Puget Sound Energy’s proposed liquified natural gas plant at the Port of Tacoma moved a step closer to reality this week when a state panel upheld a key permit.
The state Shorelines Hearings Board rejected the Puyallup Tribe’s appeal of a Tacoma city development permit that allowed PSE to develop along the Commencement Bay shoreline, over objections it would harm conditions in the Blair Waterway.
PSE plans to build the facility on 30 acres on the peninsula between the Blair and Hylebos waterways, where it will pipe in natural gas and chill it to a denser liquid known as LNG for use by utility customers and resale to ships and other customers.
The utility so far has one external customer for the LNG — Totem Ocean Trailer Express, which is converting two ships from marine bunker fuel to LNG to cut pollution.
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The plant, which would store up to 8 million gallons of LNG on-site, originally was planned to be built with fueling docks on the Blair and Hylebos waterways to pump LNG onto ships.
However, after PSE’s initial round of filings for the plant, the privately held utility scrapped the idea of building on the Hylebos, citing concerns by the Puyallup Tribe.
Government records indicate the federal Environmental Protection Agency also raised concerns about whether construction on the Hylebos would release contaminated sediments in the long-polluted waterway.
The tribe argued to the state agency that the permit Tacoma officials granted for shoreline construction should be revoked.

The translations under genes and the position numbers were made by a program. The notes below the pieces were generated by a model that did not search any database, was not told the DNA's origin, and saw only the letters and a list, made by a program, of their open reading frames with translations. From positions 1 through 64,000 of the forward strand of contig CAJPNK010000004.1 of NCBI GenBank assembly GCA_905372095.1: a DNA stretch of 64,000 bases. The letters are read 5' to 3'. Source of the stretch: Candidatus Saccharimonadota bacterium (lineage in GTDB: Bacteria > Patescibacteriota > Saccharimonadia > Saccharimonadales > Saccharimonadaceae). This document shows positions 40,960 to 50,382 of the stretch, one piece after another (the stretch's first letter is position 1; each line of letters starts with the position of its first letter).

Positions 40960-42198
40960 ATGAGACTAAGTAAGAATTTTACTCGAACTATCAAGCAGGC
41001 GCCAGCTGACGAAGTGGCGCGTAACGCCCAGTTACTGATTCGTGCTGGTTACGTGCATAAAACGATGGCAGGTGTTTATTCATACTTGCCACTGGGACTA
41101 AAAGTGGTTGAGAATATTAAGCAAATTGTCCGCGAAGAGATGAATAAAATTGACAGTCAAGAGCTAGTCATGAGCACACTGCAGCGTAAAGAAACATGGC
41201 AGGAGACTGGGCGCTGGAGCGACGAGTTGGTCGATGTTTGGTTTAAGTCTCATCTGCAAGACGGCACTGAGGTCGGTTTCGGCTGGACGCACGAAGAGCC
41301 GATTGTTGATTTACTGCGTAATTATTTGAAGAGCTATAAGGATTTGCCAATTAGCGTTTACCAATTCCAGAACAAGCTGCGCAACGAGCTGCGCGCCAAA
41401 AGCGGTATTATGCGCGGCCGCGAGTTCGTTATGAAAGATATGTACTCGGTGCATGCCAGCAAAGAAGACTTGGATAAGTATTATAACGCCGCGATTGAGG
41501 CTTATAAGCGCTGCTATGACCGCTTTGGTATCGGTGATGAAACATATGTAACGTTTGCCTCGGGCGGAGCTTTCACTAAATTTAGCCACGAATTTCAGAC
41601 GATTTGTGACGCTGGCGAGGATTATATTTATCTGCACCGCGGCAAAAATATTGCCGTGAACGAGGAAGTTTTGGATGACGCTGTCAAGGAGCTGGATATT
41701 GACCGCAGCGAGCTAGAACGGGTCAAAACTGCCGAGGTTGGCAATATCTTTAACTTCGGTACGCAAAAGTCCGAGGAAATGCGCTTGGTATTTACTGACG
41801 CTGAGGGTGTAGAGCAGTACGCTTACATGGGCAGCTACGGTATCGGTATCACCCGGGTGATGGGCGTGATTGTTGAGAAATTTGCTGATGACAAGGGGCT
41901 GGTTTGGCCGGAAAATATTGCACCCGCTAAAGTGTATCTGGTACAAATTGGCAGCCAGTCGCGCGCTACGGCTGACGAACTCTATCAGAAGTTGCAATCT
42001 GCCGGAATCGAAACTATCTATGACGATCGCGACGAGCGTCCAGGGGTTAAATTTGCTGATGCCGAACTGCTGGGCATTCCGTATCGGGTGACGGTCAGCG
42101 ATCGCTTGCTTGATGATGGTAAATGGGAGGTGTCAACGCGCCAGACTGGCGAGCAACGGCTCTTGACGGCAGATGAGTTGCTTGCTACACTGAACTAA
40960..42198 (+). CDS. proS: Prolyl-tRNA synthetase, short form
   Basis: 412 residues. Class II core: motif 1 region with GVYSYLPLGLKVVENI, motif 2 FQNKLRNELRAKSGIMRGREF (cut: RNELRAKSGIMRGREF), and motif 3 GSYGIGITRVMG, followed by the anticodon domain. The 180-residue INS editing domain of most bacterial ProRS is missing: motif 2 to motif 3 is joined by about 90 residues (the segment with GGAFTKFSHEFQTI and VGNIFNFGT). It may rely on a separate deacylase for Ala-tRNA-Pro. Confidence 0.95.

Its attorneys said the city should have required testing of Blair Waterway sediment for pollution and because the plan was changed after the permit was approved to delete the Hylebos dock.
The Shorelines Hearings Board’s ruling, issued Monday, rejected those arguments. The ruling states the proposed construction “achieves no net loss of ecological functions.”
The board “did a great job of carefully considering the issues,” said Carolyn Lake, general counsel for the port.
The tribe can appeal the ruling to the state court system. A spokesman for the tribe did not return a call.
PSE spokesman Grant Ringel said the facility is on schedule to begin demolition to clear the site this year. The ruling, he said, clears the way for the project to move ahead.
“It’s an affirmation of the work Puget Sound Energy has done to make sure the project complies with all applicable regulations and protects the environment,” Ringel said.